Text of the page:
Mathews Pro Tips
“Pattern what the animals are doing at specific times of the day. Then, look at their feeding and bedding areas. Know their escape routes and the way the winds are blowing into those areas.”
“Don’t pull the bow away quickly to watch the animal. Continue to look at the sight picture.”
Create a story to set up a buck.
Create a story to set up a buck. Tell a story that only a buck can understand by using multiple calls, rattling, and decoying. Just build it as you go. It’s your story you tell it; set the stage for a buck to be the star in your show.
“Food sources and patterns change throughout the season. Change your hunting tactics and stand placements with them to be in bucks from the opener to the close.”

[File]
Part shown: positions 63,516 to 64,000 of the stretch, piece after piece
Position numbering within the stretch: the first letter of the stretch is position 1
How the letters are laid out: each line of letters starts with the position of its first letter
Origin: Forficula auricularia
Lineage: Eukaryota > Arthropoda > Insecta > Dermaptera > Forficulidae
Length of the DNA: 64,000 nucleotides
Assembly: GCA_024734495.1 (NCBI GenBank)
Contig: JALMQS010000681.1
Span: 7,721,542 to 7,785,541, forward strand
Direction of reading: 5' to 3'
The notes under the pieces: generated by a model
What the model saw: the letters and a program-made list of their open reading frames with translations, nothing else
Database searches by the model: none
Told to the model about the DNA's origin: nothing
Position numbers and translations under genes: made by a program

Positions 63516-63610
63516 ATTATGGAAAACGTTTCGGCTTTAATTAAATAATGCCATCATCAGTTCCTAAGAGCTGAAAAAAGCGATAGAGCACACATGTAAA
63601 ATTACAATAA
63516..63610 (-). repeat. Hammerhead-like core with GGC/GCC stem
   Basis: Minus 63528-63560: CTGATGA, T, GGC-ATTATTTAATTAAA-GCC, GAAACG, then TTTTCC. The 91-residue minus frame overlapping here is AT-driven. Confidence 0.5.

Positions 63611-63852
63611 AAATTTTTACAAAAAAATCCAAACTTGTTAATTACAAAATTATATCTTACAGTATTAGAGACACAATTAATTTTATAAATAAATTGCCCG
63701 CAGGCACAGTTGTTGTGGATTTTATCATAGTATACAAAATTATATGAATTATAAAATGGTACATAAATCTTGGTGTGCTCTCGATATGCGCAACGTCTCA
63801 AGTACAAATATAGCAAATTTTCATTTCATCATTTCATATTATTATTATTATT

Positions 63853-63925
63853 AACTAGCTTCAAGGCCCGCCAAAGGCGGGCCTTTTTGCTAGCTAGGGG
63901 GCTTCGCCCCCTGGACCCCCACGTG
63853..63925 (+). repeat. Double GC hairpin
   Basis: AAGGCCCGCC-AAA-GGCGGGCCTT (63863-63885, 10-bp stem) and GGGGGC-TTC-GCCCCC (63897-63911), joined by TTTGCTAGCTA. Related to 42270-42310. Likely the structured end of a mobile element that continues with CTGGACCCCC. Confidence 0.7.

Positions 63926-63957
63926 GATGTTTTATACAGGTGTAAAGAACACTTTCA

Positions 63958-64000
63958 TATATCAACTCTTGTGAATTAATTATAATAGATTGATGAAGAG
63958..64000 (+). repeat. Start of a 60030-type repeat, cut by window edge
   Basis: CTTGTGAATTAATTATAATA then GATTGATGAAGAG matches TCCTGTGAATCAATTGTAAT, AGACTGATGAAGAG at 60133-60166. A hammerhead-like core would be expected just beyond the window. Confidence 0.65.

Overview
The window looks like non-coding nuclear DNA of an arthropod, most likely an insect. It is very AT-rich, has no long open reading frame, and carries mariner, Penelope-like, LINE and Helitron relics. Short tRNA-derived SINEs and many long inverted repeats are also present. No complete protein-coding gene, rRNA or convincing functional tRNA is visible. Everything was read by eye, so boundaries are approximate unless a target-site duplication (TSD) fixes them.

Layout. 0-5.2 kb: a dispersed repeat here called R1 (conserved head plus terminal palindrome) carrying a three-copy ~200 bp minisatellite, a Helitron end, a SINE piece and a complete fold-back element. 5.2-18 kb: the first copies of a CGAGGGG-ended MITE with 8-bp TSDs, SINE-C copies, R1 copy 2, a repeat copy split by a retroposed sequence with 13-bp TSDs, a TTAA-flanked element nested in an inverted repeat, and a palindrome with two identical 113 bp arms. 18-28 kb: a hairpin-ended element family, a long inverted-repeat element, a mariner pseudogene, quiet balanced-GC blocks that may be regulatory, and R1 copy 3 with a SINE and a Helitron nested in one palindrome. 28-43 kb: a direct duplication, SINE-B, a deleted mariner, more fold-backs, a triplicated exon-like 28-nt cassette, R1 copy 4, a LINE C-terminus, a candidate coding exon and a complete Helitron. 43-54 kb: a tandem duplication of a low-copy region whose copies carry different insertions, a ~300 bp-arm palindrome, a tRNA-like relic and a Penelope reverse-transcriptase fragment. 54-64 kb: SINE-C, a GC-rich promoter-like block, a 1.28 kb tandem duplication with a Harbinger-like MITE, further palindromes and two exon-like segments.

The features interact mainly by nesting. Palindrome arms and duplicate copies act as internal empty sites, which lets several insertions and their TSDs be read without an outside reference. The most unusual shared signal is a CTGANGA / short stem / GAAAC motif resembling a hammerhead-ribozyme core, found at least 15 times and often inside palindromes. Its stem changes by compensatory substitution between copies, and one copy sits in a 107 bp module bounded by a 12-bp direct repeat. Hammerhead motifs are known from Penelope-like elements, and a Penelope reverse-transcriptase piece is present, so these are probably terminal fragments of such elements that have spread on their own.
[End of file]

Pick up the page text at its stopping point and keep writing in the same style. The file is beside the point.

“In hilly terrain, hunt higher up ridges above major trails in the mornings, and below those same trails in the afternoons. This way you can use the rising morning, and falling afternoon thermals, to push scent away from deer.”
“I always carry a few acorns, or imitation acorns, to send through the tree branches to the forest floor to increase my chances of calling up a buck. Dropping acorns works best if you can drop them through some leaf covered branches, or onto another limb below your stand so as to add to the sound of acorns raining down.”
“Use a buddy calling system, this is a buddy that can back up 75 to 100 yards and call the animal past you for a broadside shot.”
Always keep a rangefinder handy
No matter what type of hunting you are engaged in you should always keep a rangefinder handy. While treestand hunting, they are a great tool to help you establish landmarks that coincide with particular yardages.
“Extra wool socks, gloves, and a balaclava can be life-savers on cold-weather hunts.”